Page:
1.1.3 The Discourse of ‘Volunteerism’ in NGOs
According to anthropologist Yasemin İpek Can (2007), the discourse of volunteerism, widely used by NGOs, is presented and blessed as a crucial element in the develop-ment of countries. As actors of many projects, volunteers have glorified not only for their own sacrifices but also because they fulfill their duties to the nation. Volunteers working in voluntary organizations become the elements of a new problem-solving subjectivity that emerged after the welfare state era. In the neoliberal period, vol-unteers deal with chronic socio-economic problems that state institutions once tried to solve. At this point, volunteers who want to help their state solve problems do not enter into an autonomous field of activity, but in a complex network of relations that have intricate relations with the state. It is clear that now volunteers are pre-sented as strategic resources in the neoliberal context. In this context, volunteers should be seen as actors of problem-solving connected to the state through deep ties rather than actors independent from the state (İpek Can 2007, 94-95).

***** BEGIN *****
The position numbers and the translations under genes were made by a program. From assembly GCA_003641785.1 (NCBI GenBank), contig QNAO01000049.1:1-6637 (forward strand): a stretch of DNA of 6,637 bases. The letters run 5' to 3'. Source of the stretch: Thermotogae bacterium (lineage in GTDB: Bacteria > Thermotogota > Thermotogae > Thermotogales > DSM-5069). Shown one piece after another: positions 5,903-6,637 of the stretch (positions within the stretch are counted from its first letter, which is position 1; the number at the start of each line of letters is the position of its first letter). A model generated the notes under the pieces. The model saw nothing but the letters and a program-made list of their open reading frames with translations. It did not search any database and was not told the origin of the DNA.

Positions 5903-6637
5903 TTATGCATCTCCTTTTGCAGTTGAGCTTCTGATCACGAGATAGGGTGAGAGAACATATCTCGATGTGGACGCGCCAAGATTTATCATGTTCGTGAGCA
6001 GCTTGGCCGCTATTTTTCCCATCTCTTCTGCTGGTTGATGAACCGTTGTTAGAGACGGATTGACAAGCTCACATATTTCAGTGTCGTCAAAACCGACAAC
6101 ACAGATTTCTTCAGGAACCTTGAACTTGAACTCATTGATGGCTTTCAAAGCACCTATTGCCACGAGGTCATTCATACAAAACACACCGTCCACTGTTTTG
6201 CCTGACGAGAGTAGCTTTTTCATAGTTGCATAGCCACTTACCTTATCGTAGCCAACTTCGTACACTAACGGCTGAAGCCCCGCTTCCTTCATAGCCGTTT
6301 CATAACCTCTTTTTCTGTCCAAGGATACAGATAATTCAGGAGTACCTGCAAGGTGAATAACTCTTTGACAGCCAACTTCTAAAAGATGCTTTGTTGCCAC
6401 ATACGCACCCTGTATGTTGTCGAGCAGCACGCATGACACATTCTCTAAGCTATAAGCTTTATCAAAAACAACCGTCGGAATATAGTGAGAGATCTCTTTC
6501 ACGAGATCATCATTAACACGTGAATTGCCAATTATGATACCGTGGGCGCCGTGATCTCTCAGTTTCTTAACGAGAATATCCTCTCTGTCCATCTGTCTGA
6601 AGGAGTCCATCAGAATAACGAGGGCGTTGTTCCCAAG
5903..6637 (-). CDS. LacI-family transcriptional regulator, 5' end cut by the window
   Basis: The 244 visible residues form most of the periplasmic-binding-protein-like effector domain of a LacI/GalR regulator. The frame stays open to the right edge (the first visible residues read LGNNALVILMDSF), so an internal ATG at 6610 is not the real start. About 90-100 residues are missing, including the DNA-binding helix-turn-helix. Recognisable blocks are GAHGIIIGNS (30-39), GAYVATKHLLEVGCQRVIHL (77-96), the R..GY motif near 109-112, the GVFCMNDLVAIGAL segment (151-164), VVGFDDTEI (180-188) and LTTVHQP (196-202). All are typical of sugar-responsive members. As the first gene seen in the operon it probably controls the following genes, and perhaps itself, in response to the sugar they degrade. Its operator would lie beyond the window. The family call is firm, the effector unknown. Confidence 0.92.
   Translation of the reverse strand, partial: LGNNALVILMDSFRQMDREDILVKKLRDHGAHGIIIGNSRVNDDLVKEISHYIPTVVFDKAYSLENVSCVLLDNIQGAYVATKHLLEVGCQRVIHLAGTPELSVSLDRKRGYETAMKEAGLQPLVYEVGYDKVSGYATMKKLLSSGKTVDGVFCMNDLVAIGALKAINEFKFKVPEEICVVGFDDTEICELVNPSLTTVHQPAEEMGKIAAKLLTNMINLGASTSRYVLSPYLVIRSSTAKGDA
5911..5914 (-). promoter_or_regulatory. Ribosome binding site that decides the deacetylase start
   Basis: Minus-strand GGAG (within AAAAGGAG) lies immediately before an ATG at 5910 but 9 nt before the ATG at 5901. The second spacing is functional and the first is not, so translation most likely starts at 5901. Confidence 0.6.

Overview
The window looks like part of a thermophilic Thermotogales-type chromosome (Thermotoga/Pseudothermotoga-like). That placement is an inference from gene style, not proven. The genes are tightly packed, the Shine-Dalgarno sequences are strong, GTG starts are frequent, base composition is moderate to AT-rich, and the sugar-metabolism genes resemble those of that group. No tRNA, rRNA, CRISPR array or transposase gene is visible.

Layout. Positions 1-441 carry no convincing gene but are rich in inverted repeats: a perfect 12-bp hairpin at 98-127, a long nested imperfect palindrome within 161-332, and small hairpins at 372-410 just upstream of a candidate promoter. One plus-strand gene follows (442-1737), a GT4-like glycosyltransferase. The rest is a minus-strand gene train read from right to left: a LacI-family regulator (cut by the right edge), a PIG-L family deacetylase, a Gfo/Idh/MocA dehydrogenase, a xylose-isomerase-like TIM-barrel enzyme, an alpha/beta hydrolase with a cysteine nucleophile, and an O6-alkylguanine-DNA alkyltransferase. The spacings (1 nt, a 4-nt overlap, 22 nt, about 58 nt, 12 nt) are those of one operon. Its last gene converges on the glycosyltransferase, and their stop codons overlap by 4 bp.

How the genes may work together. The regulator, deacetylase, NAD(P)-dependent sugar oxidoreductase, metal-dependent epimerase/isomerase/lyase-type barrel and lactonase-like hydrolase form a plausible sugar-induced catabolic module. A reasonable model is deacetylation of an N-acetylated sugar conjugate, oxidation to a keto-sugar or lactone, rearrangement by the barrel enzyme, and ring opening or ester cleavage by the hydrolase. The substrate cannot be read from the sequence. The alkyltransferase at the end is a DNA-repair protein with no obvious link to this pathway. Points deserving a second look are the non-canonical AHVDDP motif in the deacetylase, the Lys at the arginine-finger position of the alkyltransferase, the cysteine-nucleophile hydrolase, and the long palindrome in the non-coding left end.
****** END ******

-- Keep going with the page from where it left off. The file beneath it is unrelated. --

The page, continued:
Besides, volunteerism discourse creates new discursive practices and strategies of managing poverty and prevents the opening of a political struggle against poverty, resulting from structural changes such as economic structure and globalization of labor and capital. In other words, the political struggle has been replaced by the techniques of self-development. Following the empowerment discourse, which claims that emotional management practices such as self-control or self-improvement are effective on success, volunteers try to save the poor from their ‘individual deficien-cies.’ Moreover, in contrast to the unequal relationship between the poor and social workers, volunteers often establish more warm and sincere relationships, helping the poor’s dependency on the public aids and making structural and systemic hierarchies invisible. (İpek Can 2007, 95).